We always listen to what the client is after and we do this by building up a mood board of your company and discussing in depth the direction you would like to take the logo in. We then look at the competition in your particular field and choose a route to go down that is not predictable or cliché. When asked to design a logo for Freelance Chef Patrick Gilmour it would have been all too easy for us to hark back to the classic chef’s hat but instead we wanted to show the journey from “field to fork”. The finished product was an elegant icon that had the added benefit of looking like a glass, which neatly tied the whole meal concept together.

2. Simplicity is key

Take a moment to think of all the big brands that have successful icons. Nike could have demanded runners or athletic equipment in their logo; instead they went for a big tick. Simple. Similarly, McDonald’s could have requested burgers or fries to take centre stage in their logo; instead they went for the iconic yellow M on a red background. Believe us when we say, less is most definitely more! A complex logo can be difficult to reproduce and remember when it’s scaled down it’s going to lose a lot of its impact.

3. Choose colour carefully

Your logo has to work in black and white foremost. When picking your palette of colours, remember to keep it simple (there’s that word again!) We recommend just one or two colours at the most. Think about the brand you are trying to convey. An outdoors company, for example, may want earthy tones like greens or brown whereas a corporate company could opt for a muted palette of navy’s and greys. Colour associations can play a role in the decision making process as well. Red can be a very emotive colour, conjuring up images of fire and passion while in contrast blue is a lot more subdued. We always make sure to stick to Pantone references when it comes to choosing your brand colours, this guarantees a consistent reproduction and eliminates the wide variations of shades that can often be delivered by different printers.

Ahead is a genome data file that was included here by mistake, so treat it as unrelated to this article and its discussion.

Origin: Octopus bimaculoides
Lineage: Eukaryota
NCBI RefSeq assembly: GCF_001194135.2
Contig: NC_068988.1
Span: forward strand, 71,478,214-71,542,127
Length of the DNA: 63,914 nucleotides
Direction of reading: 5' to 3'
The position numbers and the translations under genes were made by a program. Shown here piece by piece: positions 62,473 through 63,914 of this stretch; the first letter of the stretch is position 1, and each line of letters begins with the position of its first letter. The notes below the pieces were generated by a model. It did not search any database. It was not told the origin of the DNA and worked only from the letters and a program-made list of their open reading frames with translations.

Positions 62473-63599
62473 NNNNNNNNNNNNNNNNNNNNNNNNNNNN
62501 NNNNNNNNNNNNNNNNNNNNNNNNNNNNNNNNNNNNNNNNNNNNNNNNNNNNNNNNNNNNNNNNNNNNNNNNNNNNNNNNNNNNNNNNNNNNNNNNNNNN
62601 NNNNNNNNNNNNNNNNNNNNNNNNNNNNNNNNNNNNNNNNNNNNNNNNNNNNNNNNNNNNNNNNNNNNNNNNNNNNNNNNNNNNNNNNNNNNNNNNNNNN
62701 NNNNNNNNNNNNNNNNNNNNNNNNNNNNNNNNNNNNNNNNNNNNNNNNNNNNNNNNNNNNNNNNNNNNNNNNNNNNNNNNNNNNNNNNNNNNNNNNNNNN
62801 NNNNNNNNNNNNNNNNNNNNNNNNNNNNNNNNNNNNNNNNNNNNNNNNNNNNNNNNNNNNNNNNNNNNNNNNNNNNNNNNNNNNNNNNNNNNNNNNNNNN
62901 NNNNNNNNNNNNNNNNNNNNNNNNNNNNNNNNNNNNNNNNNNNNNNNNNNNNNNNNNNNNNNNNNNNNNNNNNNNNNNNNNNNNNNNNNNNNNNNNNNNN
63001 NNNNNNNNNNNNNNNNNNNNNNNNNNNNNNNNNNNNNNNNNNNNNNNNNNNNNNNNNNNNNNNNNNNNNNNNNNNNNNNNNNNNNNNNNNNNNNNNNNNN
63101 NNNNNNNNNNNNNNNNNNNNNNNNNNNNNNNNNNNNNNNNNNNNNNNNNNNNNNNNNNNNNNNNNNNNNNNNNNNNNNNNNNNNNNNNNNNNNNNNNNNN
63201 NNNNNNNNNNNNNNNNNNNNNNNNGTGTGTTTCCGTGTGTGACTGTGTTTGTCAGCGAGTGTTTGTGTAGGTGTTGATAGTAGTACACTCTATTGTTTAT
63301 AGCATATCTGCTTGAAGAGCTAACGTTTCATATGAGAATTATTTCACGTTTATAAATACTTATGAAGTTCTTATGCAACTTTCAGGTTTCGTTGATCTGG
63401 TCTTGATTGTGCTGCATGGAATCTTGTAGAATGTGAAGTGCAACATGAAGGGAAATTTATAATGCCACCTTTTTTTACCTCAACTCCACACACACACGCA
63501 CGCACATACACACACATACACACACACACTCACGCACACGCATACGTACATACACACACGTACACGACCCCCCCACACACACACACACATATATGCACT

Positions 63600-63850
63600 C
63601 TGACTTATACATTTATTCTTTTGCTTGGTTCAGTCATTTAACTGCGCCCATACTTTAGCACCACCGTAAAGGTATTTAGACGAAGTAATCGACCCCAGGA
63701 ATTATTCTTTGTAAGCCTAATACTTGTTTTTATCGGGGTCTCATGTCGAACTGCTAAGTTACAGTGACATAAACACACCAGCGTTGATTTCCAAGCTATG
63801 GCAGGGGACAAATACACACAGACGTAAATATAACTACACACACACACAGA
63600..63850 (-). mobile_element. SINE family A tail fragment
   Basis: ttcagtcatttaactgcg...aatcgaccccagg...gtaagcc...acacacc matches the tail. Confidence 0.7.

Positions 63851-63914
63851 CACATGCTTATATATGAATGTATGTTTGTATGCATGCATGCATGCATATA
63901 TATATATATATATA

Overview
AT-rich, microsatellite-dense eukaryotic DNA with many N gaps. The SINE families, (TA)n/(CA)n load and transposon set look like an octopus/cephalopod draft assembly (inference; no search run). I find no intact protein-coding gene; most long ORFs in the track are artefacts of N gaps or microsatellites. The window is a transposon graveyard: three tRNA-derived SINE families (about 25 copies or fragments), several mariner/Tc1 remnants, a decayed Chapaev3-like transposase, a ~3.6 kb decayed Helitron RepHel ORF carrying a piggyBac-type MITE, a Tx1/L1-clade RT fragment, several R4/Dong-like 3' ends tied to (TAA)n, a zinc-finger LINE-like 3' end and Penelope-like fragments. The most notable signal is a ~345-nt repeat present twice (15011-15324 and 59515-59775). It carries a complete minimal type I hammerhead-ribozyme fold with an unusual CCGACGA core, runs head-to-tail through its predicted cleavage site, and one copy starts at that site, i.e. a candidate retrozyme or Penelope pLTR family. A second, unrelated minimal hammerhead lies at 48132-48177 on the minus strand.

4.Typography matters

There’s an endless amount of fonts out there and sometimes it can be difficult to decipher just where to start. We, as designers, all have our favourites but we realise it’s crucial to research our clients company before we choose the fonts that we think set the tone best. A serif typeface can look more authoritative whilst a sans serif can give a modern and clean vibe. It often strikes a nice balance to have a mixture of the two between the business name and the tagline. The font can also be modified to include an icon, like the one we created below for outdoor clothing specialists GearPest.

5. Flexibiliy

The visual elements of your logo can be used to create other marketing resources such as stationery, signage and your website. When we are creating a logo we think about how it is going to work on both landscape and portrait formats and we always supply you with variations to choose from. All our logos are created in vector formats, which gives you the flexibility of using it across a range of platforms, scaled up to as big as you like without loss of resolution.

6. Longevity

And finally once we’ve completed your logo we don’t want to be revisiting it again, at least not for a very, very long time. That’s not to say we haven’t enjoyed having you as a client (I’m sure we have!) but hopefully it’s because the design we’ve provided you with will stand the test of time as it doesn’t include any gimmicks or fads. Then we can get onto helping you with the next stage in your marketing journey… long term brand management.